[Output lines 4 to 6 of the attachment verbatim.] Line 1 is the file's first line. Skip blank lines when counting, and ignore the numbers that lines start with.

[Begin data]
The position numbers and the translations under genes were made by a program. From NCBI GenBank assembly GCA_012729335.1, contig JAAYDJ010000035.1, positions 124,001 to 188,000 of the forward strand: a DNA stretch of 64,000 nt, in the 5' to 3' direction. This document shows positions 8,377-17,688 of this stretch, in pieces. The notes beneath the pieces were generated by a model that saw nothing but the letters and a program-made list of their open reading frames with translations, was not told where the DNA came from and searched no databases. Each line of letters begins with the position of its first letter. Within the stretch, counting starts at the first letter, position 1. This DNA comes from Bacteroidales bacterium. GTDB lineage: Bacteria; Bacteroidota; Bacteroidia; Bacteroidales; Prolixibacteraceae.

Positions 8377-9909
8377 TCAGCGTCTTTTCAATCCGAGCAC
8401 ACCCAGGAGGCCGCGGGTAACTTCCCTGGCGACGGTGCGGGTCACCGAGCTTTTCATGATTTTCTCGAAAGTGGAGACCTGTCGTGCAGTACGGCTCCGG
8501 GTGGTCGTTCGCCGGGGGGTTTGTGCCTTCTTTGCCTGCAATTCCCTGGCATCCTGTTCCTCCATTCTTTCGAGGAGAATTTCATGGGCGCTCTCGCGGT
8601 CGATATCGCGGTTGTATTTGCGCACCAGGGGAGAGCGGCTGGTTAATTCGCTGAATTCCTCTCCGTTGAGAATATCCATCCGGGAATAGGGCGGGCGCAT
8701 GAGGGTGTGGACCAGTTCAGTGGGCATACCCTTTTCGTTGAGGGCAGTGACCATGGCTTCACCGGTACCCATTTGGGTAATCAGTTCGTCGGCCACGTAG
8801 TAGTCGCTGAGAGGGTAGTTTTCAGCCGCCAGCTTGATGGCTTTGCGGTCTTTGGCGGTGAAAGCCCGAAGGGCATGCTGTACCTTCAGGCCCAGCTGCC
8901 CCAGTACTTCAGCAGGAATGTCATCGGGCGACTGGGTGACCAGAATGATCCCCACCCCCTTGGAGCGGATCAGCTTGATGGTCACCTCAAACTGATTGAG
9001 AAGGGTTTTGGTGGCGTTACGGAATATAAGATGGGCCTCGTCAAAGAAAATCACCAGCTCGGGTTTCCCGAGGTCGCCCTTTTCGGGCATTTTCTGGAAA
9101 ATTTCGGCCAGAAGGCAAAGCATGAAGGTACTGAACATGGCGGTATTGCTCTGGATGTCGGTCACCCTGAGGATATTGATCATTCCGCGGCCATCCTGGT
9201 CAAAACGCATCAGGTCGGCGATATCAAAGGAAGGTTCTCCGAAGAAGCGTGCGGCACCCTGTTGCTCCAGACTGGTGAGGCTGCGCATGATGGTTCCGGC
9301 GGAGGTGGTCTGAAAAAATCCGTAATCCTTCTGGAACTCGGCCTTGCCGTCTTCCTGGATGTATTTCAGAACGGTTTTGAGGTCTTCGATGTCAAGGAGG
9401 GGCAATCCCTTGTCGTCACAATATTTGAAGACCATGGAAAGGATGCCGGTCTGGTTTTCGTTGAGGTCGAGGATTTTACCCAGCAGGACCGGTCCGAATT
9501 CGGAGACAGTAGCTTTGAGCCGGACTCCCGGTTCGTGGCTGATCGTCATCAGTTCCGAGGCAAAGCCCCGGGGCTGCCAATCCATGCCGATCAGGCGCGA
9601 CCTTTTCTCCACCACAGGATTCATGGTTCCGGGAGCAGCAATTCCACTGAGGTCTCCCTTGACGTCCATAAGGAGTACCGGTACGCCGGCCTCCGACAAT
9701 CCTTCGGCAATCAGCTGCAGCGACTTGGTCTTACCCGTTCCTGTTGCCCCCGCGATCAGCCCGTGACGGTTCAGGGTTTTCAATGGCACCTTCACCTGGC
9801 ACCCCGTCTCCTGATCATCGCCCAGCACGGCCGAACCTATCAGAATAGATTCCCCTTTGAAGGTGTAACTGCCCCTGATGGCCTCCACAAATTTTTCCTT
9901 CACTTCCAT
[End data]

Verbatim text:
8401 ACCCAGGAGGCCGCGGGTAACTTCCCTGGCGACGGTGCGGGTCACCGAGCTTTTCATGATTTTCTCGAAAGTGGAGACCTGTCGTGCAGTACGGCTCCGG
8501 GTGGTCGTTCGCCGGGGGGTTTGTGCCTTCTTTGCCTGCAATTCCCTGGCATCCTGTTCCTCCATTCTTTCGAGGAGAATTTCATGGGCGCTCTCGCGGT
8601 CGATATCGCGGTTGTATTTGCGCACCAGGGGAGAGCGGCTGGTTAATTCGCTGAATTCCTCTCCGTTGAGAATATCCATCCGGGAATAGGGCGGGCGCAT